It appears that Henry did not do well out of the merger of his newspaper with the Jersey Times. He and his family left Broad Street and moved to 26 Simon Place, where Henry was listed in the 1861 census as a clerk. His wife was still a music teacher. Ten years later they were in Great Union Road - probably a step back up the social ladder - and Henry, aged 61, was described as an annuitant. Their daughter Emmeline, and a granddaughter Emily, were living with Henry and Rosamond. In 1881 Henry, Rosamond and Emmeline were at Hope Lodge, Chevalier Road, and Henry was described as a retired professor of languages. The family had moved again by 1891, to 40 Midvale Road, and Emmeline, aged 50, was still living with her parents.
In 1860 another new newspaper, the Jersey Express and Channel Islands Advertiser was launched, but although it would later be published at 13 Broad Street, it does not appear to have been printed there at the outset.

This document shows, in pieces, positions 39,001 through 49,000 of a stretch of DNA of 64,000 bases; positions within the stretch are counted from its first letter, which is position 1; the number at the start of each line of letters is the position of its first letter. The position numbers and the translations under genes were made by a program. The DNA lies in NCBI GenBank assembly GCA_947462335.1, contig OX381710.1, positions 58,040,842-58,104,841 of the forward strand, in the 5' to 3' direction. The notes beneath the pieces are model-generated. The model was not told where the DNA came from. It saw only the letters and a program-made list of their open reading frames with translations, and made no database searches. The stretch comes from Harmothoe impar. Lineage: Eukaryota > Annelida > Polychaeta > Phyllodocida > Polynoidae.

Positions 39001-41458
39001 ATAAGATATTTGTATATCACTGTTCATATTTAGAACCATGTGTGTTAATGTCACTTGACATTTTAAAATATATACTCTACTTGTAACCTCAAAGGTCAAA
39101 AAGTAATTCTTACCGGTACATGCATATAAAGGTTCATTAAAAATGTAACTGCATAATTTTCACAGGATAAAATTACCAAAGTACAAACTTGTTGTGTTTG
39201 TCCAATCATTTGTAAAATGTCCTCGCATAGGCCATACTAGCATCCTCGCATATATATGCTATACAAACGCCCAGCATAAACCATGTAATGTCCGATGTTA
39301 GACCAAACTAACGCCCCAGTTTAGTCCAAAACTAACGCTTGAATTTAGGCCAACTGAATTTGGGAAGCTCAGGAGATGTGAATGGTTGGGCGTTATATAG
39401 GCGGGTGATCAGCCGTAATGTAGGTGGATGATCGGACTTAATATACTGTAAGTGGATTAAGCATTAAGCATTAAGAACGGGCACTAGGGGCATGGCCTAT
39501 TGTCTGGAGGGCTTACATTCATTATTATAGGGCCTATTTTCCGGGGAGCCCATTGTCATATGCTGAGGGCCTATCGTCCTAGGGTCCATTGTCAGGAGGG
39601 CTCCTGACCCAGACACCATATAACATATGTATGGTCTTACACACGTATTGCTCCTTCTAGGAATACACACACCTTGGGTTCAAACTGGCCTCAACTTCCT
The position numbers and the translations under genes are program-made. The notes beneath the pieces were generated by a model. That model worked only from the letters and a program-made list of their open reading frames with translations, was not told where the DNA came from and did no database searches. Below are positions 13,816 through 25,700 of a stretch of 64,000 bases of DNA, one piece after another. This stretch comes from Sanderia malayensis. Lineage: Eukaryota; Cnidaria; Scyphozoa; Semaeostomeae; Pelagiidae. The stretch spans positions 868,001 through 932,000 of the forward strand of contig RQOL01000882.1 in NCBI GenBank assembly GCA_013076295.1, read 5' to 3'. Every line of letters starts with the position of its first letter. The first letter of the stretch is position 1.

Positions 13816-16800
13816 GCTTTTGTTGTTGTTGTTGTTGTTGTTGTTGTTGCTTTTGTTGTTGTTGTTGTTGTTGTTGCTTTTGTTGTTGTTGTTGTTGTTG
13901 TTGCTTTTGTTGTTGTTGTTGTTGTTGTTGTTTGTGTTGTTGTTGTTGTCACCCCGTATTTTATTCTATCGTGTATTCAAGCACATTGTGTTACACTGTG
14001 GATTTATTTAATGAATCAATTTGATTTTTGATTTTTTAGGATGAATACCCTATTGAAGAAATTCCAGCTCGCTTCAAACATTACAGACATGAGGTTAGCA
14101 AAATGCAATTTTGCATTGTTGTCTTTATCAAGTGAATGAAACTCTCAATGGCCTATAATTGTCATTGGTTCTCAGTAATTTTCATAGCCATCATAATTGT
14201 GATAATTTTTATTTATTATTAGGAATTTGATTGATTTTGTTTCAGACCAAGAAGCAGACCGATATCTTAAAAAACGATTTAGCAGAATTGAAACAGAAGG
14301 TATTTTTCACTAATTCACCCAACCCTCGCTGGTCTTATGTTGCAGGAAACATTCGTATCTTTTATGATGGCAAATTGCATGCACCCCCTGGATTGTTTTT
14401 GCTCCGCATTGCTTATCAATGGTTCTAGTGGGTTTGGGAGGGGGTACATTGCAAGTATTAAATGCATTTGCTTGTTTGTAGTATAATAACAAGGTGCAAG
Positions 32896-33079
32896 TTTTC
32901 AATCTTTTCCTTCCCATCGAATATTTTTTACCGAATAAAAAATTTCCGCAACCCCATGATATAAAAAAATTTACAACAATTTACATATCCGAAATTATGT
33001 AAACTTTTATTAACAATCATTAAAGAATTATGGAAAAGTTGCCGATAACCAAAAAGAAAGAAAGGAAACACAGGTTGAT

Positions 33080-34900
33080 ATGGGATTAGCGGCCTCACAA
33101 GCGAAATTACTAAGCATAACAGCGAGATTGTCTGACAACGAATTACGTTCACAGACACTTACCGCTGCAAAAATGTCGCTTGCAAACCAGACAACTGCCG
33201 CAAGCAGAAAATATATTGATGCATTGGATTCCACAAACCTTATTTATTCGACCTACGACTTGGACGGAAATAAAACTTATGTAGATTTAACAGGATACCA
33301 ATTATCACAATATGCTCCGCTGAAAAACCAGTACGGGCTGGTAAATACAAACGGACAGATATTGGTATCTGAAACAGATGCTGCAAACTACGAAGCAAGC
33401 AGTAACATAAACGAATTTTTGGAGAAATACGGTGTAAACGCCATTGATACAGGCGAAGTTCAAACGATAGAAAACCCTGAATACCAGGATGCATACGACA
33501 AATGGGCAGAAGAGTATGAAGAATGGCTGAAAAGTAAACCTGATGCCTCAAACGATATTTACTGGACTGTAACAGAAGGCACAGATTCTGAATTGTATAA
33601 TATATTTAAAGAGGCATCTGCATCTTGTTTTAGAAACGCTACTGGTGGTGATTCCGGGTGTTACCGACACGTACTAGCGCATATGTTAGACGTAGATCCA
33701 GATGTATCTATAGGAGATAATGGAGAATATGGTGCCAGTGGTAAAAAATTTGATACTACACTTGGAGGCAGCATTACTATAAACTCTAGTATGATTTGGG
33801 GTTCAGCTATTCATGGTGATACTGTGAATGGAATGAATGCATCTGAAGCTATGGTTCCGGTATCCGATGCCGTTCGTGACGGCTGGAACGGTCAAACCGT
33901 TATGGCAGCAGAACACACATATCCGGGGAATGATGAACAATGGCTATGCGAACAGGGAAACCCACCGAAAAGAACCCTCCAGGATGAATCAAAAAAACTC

The proprietor of the British Press and Jersey Times in 1871 was George Wardley, a 45-year-old Irishman, living at 29 Halkett Place, and described in the 1871 census as publisher of the British Rep. There was no newspaper with this title, but other records show that the British Press and Jersey Times had its offices at 29½ Halkett Place. George’s two sons worked for their father's newspaper as compositors.
The family had left by 1881, but the new occupant of No 29, Philip Esnouf, is also described as a publisher, ‘employing 33 men and boys’, and living at No 29 with his wife Louisa and two young sons.